May 2nd, 2008
So Paris Hilton, Louis Vuitton, a Sudanese Child and a Chihuaha walk into a courtroom…
Paris Hilton has come to be an icon of fame for the sake of it (move over, George Hamilton). While people may not be quite sure why she’s a celebrity, we do know that she’s known for being rich and famous.
Celebrities like Paris use accessories to provide branded testimony of their affluence and social status. Whether it’s pint-sized pooches or Louis Vuitton bags, what’s in and on the arms of celebutantes like Paris turns heads and elevates brands.
With her artwork, Danish artist Nadia Plesner poses this question: If Paris Hilton can attract so much media attention for toting status symbols such as expensive designer bags and little dogs, will the same tactics work for the suffering people of Darfur?
Is Nadia criticizing the tendency of the media to focus exclusively on the rich and famous rather than world issues? Is she using a tried and true method for gaining publicity for a cause she supports? Either way, Louis Vuitton is not happy about it.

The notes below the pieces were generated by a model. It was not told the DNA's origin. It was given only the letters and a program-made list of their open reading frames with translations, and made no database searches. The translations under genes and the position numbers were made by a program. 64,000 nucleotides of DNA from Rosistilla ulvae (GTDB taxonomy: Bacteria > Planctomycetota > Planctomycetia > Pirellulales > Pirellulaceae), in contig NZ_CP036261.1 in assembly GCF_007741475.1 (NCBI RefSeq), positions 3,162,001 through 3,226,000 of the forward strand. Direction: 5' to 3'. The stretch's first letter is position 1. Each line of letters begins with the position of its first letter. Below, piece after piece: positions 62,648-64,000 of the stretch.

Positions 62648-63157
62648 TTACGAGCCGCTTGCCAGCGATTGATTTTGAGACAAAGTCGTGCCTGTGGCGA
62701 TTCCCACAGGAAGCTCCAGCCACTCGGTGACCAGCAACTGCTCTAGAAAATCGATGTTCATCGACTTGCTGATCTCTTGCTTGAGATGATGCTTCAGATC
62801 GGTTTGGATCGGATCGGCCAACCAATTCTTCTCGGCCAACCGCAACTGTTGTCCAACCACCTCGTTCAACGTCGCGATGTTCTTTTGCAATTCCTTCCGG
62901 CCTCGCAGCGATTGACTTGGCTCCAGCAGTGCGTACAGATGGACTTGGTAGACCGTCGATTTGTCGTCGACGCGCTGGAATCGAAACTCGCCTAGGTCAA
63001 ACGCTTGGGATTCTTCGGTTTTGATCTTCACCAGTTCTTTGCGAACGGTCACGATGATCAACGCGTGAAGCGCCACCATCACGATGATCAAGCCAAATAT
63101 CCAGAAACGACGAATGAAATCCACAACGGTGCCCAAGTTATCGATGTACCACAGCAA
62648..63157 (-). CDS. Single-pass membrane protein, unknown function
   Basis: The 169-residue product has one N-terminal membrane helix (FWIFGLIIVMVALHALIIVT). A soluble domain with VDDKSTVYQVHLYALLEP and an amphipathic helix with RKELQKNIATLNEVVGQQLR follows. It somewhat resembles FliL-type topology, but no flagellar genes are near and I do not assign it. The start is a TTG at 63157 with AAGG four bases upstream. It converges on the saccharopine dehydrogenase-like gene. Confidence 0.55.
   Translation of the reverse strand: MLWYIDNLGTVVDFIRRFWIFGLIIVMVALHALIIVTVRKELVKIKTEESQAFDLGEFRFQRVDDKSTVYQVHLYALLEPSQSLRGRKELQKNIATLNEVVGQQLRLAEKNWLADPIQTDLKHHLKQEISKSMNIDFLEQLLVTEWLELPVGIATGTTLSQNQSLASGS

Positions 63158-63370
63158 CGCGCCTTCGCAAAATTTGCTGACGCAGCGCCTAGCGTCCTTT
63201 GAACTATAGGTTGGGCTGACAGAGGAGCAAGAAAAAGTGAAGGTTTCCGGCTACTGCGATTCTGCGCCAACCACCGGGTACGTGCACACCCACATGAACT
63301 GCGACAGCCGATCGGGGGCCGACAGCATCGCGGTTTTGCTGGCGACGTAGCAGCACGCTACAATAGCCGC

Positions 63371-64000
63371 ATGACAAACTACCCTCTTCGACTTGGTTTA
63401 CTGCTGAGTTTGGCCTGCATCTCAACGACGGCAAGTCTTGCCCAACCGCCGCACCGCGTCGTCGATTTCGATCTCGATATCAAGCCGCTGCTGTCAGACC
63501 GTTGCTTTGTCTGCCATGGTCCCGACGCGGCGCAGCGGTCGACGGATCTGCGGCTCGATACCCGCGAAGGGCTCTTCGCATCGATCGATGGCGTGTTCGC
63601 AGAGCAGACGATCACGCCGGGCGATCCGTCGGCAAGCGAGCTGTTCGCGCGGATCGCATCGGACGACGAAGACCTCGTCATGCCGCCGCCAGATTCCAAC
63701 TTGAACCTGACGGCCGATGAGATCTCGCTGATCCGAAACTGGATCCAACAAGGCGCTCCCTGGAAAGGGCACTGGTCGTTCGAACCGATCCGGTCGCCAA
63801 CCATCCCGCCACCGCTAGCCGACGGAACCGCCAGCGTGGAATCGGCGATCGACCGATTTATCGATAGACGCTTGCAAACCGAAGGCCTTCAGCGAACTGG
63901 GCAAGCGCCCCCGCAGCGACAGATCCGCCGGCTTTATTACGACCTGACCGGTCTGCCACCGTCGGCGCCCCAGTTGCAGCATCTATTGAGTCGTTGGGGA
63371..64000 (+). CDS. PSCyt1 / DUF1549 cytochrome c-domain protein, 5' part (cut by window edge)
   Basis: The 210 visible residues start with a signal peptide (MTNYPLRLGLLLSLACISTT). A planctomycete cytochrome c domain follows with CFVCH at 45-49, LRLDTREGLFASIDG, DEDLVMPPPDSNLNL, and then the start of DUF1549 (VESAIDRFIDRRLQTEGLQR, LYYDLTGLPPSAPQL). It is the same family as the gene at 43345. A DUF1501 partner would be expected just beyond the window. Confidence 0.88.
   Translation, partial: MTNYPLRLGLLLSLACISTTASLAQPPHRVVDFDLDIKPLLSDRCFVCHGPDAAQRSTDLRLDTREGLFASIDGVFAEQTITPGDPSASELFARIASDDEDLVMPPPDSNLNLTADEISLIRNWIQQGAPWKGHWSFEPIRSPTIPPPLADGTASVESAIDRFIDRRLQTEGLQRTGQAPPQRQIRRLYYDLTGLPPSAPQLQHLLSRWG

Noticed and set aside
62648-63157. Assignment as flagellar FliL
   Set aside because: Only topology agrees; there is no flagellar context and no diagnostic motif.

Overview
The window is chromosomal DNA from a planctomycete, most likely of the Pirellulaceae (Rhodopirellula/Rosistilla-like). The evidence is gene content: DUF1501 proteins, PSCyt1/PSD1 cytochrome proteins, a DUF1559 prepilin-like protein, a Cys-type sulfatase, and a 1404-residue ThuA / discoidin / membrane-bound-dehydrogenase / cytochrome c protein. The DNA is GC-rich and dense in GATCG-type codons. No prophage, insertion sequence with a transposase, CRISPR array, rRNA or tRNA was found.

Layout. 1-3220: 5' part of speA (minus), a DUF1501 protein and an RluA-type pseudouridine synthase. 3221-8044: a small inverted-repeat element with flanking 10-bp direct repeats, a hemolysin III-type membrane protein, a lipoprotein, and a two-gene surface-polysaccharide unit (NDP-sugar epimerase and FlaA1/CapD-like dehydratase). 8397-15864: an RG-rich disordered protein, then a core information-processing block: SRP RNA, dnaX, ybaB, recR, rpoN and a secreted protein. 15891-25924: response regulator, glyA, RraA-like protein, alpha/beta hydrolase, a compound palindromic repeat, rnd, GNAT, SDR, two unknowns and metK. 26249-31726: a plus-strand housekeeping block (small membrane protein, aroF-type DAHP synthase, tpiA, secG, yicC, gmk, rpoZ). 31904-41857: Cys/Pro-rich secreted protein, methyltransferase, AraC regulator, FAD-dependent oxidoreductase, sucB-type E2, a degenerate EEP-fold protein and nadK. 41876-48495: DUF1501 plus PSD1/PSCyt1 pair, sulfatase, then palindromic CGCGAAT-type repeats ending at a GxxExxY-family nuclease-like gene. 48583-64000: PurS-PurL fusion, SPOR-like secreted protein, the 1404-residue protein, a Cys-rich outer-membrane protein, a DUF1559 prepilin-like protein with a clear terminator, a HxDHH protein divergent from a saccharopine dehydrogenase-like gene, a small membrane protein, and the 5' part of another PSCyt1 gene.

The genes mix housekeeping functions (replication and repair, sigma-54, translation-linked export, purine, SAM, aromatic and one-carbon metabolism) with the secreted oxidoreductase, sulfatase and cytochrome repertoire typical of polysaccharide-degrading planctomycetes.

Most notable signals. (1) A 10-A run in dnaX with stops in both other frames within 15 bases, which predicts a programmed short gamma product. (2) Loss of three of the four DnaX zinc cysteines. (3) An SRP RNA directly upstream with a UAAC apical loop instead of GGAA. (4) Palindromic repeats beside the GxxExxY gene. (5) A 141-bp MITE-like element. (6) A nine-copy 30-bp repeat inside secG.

Plesner claims the design is commentary on the media’s obsession with the rich and famous, and that its purpose is to bring attention to the ongoing genocide in Darfur. Although the profits from sales go to the charity Divest for Darfur, Louis Vuitton came out with guns blazing and sued the artist over a t-shirt.
It will be interesting to see what the court does. After all, art is controversial. (Well, not always...) We at CafePress are fully aware of the constant tension between artists (e.g., CP shopkeepers) and big name rights holders (e.g., Wal-Mart). Finding the proper balance between creative expression and intellectual property rights is never easy.
You can read more about the case here.